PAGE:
The Top 4 Reasons your Project Needs a Project Manager
Have you ever been sitting in a review meeting with partners or customers, thinking a project was going as planned, when you were hit with a question you were not prepared to answer, like “Why was there a shift in the timeline for the rest of the project”, or “Will we go over budget?”. If you’re the person designated as “in charge” of the project and you don’t know the answers to those questions, you could benefit from the services of a dedicated Project Manager. While you and your team may be amply prepared to deliver the needed expertise or resources to get the job done, if no one is managing the rest of the factors that lead to success, your project can be negatively impacted. Here, we’ve outlined four valuable aspects of Project Managers, what they can offer to your project, and why you should consider adding a project manager to your team.
PMs consistently monitor scope, time, and cost
With most projects, you often think of the “do-ers.” Those people that can write the code, make the widget, or create a plan for evaluation. In other words, what tasks need to be done, and who will do them? What’s often missed without a designated project manager is someone that, if given the appropriate level of information and authority, has the knowledge, skills, and abilities to holistically control the scope, increase the efficiency, and manage costs of the project. That frees up the “do-ers’” time to focus on what they do best, and the manager can support the team in order to reach each project objective on time and on budget.
PMs have the technical and soft skills to make your project successful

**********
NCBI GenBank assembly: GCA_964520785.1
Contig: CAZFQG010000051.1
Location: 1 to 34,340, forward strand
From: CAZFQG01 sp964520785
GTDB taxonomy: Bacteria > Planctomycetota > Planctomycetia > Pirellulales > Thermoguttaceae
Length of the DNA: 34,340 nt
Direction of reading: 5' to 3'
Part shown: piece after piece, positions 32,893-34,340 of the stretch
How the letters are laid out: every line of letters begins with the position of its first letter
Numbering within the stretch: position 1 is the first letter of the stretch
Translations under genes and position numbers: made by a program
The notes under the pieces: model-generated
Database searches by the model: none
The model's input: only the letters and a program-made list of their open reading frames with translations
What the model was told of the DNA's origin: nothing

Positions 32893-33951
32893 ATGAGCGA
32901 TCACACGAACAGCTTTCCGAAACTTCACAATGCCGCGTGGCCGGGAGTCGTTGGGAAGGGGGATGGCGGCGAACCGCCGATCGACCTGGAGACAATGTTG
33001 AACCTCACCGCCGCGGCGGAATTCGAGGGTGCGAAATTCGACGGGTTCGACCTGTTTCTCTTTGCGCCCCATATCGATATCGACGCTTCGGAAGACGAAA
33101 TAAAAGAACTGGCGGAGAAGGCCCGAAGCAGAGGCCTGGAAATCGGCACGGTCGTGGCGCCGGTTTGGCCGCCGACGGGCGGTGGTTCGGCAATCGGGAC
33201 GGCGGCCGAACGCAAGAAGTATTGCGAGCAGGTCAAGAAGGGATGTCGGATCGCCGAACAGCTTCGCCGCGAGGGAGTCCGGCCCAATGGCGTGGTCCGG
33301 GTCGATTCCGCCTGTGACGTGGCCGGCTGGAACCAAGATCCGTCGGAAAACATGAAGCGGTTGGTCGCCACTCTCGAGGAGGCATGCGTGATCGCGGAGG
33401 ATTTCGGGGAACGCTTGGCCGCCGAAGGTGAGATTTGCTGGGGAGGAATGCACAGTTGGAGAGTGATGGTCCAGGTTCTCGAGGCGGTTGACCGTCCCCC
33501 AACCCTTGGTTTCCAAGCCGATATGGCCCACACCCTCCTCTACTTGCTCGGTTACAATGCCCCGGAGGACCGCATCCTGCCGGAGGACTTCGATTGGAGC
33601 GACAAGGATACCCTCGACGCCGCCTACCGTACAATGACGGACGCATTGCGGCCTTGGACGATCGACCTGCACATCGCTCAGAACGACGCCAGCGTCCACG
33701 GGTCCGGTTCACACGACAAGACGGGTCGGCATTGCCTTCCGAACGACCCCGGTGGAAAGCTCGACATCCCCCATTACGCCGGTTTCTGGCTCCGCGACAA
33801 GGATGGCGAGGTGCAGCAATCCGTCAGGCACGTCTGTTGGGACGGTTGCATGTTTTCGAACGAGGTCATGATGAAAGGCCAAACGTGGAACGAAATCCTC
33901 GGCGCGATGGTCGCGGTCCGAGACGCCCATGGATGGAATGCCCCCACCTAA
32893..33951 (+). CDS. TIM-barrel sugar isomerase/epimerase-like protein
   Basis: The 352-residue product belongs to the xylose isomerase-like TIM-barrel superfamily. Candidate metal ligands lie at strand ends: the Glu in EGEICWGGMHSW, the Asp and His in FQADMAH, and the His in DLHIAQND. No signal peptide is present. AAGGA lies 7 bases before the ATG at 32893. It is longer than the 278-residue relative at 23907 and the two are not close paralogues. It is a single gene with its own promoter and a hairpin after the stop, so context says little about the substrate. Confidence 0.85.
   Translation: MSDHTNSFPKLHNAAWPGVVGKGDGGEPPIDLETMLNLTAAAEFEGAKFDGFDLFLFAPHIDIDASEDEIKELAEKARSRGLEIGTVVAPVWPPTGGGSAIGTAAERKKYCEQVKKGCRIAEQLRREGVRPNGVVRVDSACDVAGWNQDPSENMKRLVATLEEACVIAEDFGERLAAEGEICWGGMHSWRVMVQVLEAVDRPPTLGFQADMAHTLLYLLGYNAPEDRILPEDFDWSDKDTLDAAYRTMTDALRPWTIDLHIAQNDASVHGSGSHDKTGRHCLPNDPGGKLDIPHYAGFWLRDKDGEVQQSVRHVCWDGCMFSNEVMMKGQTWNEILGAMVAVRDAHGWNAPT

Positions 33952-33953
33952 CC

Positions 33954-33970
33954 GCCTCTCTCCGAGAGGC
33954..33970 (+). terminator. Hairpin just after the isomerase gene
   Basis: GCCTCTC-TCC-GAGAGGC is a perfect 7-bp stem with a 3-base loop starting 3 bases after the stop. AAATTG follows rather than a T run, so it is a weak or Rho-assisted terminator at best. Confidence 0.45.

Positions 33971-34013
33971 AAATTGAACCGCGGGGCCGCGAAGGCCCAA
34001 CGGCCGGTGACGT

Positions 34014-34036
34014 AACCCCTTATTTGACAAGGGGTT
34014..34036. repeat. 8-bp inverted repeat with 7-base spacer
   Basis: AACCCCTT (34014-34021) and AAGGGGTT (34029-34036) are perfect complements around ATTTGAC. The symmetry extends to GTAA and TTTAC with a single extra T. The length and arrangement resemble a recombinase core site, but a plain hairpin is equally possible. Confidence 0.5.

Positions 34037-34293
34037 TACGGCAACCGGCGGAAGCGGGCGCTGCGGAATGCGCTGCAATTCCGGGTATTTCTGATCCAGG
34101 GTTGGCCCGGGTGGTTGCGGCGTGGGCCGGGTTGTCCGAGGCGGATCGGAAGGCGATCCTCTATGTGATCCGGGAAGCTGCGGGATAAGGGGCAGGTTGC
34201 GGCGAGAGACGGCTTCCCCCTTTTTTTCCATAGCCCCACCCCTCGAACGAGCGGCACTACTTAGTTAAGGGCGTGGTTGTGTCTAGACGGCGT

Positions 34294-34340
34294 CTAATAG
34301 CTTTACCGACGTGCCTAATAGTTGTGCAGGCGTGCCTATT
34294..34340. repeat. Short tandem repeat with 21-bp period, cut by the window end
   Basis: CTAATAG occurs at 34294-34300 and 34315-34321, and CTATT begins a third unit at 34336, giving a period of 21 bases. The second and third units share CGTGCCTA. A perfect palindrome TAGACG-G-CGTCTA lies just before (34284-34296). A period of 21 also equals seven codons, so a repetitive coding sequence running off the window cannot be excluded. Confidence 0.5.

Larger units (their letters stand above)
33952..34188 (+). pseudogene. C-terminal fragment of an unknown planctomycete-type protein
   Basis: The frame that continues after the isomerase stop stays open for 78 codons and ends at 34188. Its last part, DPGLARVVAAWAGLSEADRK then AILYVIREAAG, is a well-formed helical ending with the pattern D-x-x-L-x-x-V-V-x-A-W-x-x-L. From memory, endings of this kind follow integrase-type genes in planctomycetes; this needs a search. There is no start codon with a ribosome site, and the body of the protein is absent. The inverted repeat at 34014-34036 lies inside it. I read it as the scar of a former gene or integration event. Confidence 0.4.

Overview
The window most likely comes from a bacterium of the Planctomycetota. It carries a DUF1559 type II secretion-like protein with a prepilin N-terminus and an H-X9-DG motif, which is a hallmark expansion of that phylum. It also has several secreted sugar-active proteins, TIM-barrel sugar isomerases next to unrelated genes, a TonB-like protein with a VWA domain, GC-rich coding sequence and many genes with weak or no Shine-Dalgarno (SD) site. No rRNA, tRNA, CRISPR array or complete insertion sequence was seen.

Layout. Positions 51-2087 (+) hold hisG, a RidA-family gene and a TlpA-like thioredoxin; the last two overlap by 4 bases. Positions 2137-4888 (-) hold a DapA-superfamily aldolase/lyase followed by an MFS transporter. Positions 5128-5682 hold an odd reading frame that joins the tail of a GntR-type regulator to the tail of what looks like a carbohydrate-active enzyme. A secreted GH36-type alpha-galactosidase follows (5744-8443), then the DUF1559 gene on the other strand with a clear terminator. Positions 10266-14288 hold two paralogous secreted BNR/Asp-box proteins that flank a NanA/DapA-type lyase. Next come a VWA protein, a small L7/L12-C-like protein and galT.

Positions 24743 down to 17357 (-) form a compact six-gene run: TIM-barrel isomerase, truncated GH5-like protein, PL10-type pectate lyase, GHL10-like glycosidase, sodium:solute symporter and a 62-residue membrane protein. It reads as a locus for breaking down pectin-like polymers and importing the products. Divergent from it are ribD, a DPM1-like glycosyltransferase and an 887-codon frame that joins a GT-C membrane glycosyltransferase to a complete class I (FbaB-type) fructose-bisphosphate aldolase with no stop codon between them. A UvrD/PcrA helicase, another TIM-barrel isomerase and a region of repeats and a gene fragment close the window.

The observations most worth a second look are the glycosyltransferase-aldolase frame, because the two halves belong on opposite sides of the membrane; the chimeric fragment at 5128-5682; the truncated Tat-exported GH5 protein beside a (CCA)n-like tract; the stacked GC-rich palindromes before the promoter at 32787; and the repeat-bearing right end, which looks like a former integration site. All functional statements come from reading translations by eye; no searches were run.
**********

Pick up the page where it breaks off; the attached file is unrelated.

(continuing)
How many times have you left a fruitful and collaborative meeting only to go back to your workspace with no clear idea of what you are supposed to do first and when you should have it done? From those first few initiation meetings to the closure of a project, project managers are expected to lead or shape meetings to garner the information they need to create Work Breakdown Structures, create a schedule, provide vision and direction, help the team members manage their time, and deal with potential scheduling issues, among other things. In other words, the project manager becomes the conductor of what should be a very beautiful symphony. They may not know how to play every instrument, but they certainly should know how each instrument can work together to make a pleasing piece of music.
PMs are the designated point of contact
Project managers provide a central figure for a project to allow for all project-related communications, both internally and externally. This helps project teams control communication and decreases the chances of confusion. Because regular reporting of the project’s status to stakeholders is crucial to the success of the project, a project manager must stay up-to-date on the status of all project deliverables and be able to clearly and concisely relay the most important and useful information to the stakeholders.
PMs conduct quality planning, management, and control
For any deliverable to be successful, the quality must meet the expectations of the stakeholders and sponsors. Throughout the project lifecycle, a project manager must complete tasks focused on quality, such as documenting the stakeholder’s expectations and planning how quality will be measured and tested. Dependent upon the deliverable, audits, product testing, or review may be required, and the approving authority must be designated. Project managers understand the importance of quality, as it does not matter if you use the most sophisticated project management tools, meet every milestone, and come in under budget, if the deliverable does not meet the quality standards of the sponsor, the project cannot be seen as a success.
Rita Simmons is the founder and lead consultant of Novelle, where she provides business and research consulting to companies across a variety of industries. Dr. Simmons leverages her drive for innovation and excellence along with her extensive executive and military experience to help business owners grow their business, drive revenue, and achieve strategic goals. When you’re ready to take your business to the next level, contact Dr. Simmons at firstname.lastname@example.org or connect with her on LinkedIn.